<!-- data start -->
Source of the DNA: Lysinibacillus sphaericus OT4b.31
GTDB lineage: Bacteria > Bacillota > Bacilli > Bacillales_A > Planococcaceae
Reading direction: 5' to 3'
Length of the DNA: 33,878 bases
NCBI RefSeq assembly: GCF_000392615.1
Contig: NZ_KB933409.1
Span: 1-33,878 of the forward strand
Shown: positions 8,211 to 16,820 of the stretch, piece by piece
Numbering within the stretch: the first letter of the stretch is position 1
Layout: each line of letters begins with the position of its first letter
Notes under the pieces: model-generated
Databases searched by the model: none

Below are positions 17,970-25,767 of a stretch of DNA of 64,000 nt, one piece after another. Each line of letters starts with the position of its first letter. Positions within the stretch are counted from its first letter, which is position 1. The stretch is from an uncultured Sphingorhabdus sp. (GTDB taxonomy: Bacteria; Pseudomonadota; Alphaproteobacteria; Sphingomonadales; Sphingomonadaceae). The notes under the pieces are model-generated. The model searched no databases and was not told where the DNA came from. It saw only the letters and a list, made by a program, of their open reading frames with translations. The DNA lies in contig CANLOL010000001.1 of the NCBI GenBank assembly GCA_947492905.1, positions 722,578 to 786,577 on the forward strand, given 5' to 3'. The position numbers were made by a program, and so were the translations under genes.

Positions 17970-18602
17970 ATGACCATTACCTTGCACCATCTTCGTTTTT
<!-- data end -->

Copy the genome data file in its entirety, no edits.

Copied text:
Source of the DNA: Lysinibacillus sphaericus OT4b.31
GTDB lineage: Bacteria > Bacillota > Bacilli > Bacillales_A > Planococcaceae
Reading direction: 5' to 3'
Length of the DNA: 33,878 bases
NCBI RefSeq assembly: GCF_000392615.1
Contig: NZ_KB933409.1
Span: 1-33,878 of the forward strand
Shown: positions 8,211 to 16,820 of the stretch, piece by piece
Numbering within the stretch: the first letter of the stretch is position 1
Layout: each line of letters begins with the position of its first letter
Notes under the pieces: model-generated
Databases searched by the model: none

Below are positions 17,970-25,767 of a stretch of DNA of 64,000 nt, one piece after another. Each line of letters starts with the position of its first letter. Positions within the stretch are counted from its first letter, which is position 1. The stretch is from an uncultured Sphingorhabdus sp. (GTDB taxonomy: Bacteria; Pseudomonadota; Alphaproteobacteria; Sphingomonadales; Sphingomonadaceae). The notes under the pieces are model-generated. The model searched no databases and was not told where the DNA came from. It saw only the letters and a list, made by a program, of their open reading frames with translations. The DNA lies in contig CANLOL010000001.1 of the NCBI GenBank assembly GCA_947492905.1, positions 722,578 to 786,577 on the forward strand, given 5' to 3'. The position numbers were made by a program, and so were the translations under genes.

Positions 17970-18602
17970 ATGACCATTACCTTGCACCATCTTCGTTTTT